In my freshman speech class, I had to give a persuasive speech on a topic. It seemed like it was all of a three or five minute talk, and of course I was nervous. (Oh, how far I’ve come…) I remember sitting in my dorm room wondering what I was going to talk about and listening to music on my stereo. I put on an album (yes, vinyl) and stared out the window. I flipped the album cover over and immediately had my answer.
The album was Manfred Mann’s Earth Band “Somewhere in Afrika” and on the back cover Mann talked about Apartheid. He was born in South Africa and campaigned against the governmental system based on race and segregation. I remember being amazed that in 1985 there was a government system based on race. (It is possible I was a little naïve.) The album was ground breaking in that it included Afrikan rhythms, lyrics and musicians, predating Paul Simon’s Graceland. Peter Gabriel’s “Biko” also talks about the horrors of Apartheid, and was released earlier, but it was not the basis for the entire album.
Twenty years later (11 years after the end of Apartheid), I had the opportunity to visit Pretoria and Midrand, South Africa. I was eating dinner with a white South African friend and his family when I asked about Apartheid. I could tell it was something he would rather not have discussed, but he asked the manager of the restaurant, who was black, to come over. He told the man what I wanted to know about. The man looked at me for a few moments and said “Things are better now. Before, I would not have had this job and I would not have friends like your friend,” he said, gesturing to my host Dr. Cronje.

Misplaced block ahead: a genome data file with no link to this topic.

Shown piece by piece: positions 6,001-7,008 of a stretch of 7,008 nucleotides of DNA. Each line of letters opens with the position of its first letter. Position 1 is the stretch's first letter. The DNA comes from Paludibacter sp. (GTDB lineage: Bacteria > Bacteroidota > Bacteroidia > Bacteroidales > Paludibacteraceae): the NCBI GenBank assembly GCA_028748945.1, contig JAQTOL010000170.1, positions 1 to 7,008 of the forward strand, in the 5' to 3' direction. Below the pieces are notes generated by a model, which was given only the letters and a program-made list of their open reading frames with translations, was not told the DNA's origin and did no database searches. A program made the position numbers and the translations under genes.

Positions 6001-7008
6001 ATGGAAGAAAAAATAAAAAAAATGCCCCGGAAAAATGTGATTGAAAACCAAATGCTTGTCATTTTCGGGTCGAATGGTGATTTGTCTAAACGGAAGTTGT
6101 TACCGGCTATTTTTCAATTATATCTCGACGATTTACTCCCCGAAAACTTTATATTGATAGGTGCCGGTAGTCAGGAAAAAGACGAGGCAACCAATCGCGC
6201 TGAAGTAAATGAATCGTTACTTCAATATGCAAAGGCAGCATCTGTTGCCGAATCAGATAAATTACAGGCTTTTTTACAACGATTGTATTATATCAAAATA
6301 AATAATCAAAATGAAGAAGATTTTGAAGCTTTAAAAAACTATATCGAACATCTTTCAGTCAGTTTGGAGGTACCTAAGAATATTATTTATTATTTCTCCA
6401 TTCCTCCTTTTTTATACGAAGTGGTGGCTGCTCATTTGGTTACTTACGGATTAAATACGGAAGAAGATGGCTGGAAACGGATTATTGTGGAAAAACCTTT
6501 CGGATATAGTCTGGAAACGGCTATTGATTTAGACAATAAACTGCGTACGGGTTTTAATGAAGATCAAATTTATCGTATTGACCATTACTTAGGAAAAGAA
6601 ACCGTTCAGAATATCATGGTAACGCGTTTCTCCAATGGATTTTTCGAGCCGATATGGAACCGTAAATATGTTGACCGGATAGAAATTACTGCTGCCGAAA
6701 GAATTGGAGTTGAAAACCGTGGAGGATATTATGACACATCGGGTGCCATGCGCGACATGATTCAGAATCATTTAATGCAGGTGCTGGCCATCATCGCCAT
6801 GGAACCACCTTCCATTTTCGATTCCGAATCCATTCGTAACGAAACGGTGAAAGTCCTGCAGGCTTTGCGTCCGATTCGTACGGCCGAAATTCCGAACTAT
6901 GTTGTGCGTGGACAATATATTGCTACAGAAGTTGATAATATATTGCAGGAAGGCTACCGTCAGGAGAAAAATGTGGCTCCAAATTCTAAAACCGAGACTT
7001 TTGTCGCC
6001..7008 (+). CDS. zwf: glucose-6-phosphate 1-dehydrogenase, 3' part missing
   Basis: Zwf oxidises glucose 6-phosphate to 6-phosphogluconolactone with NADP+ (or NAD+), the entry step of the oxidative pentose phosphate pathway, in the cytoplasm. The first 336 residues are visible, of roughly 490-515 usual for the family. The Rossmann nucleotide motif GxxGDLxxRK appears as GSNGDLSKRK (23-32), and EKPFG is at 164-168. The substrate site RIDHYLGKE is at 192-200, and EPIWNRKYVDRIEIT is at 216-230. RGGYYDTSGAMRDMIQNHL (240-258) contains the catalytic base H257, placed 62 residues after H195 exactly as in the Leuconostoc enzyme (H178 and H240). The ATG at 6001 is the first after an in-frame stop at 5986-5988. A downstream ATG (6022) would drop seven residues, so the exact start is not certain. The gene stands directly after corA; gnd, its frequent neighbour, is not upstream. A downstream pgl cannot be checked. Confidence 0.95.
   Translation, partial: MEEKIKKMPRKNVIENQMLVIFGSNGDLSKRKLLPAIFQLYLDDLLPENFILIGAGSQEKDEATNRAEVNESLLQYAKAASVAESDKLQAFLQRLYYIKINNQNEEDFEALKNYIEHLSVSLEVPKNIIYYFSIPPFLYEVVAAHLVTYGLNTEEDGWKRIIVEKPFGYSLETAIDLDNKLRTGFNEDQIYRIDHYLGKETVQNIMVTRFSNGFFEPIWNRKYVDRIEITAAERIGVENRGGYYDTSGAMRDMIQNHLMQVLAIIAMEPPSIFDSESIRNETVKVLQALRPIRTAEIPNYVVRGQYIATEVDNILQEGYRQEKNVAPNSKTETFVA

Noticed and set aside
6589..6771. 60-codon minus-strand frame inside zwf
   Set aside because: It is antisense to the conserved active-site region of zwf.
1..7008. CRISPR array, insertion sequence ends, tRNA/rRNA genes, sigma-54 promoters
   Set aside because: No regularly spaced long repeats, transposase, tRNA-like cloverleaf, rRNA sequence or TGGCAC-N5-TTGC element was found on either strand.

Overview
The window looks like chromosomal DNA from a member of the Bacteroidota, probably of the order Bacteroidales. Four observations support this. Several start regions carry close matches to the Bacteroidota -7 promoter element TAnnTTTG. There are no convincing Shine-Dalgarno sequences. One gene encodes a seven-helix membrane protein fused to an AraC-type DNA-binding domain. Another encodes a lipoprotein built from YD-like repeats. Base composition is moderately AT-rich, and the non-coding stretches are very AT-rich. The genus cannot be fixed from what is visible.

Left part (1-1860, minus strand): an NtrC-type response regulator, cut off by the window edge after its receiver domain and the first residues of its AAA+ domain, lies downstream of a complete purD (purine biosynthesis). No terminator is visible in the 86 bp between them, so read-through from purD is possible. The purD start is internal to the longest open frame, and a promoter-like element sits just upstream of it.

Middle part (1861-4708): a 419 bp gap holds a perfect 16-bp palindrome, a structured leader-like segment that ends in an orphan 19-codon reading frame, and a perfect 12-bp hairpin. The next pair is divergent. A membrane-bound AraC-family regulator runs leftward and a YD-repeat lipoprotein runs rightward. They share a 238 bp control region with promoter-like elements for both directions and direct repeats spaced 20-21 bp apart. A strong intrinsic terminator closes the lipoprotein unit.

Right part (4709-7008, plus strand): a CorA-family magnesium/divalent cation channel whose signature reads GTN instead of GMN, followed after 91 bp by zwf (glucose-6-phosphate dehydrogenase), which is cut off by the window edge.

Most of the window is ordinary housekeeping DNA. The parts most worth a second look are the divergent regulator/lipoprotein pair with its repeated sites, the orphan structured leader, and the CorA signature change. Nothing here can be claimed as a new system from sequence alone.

Mandela served 27 years in prison until international pressure secured his release after being convicted of sabotage and conspiracy to overthrow the government. When he was released, I’m sure the people of South Africa expected him to be angry and punitive against the white government that had held him in prison for so long. Mandela had a different idea.
If you want to make peace with your enemy, you have to work with your enemy. Then he becomes your partner. Nelson Mandela
Nelson Mandela died today. In all of our fascination with “reality” and celebrity, his passing is significant. I’m sure there are other leaders out there who have changed the world as much as he did, but I can’t think of any right now. I hope someone rises in his place. He will be missed, but I pray his legacy lives on. To me the world seems more divided, over less important things, than it has been in years. I wager Mandela would have thought most of what we fight and argue about is trivial.
On another note, music has incredible power to change minds and influence thought. There is no doubt learning of Apartheid through music shaped my feelings years before the west thought much about it. Time to listen to “Somewhere in Afrika” again. It really is a great album.
And it seems like we still have a long way to go..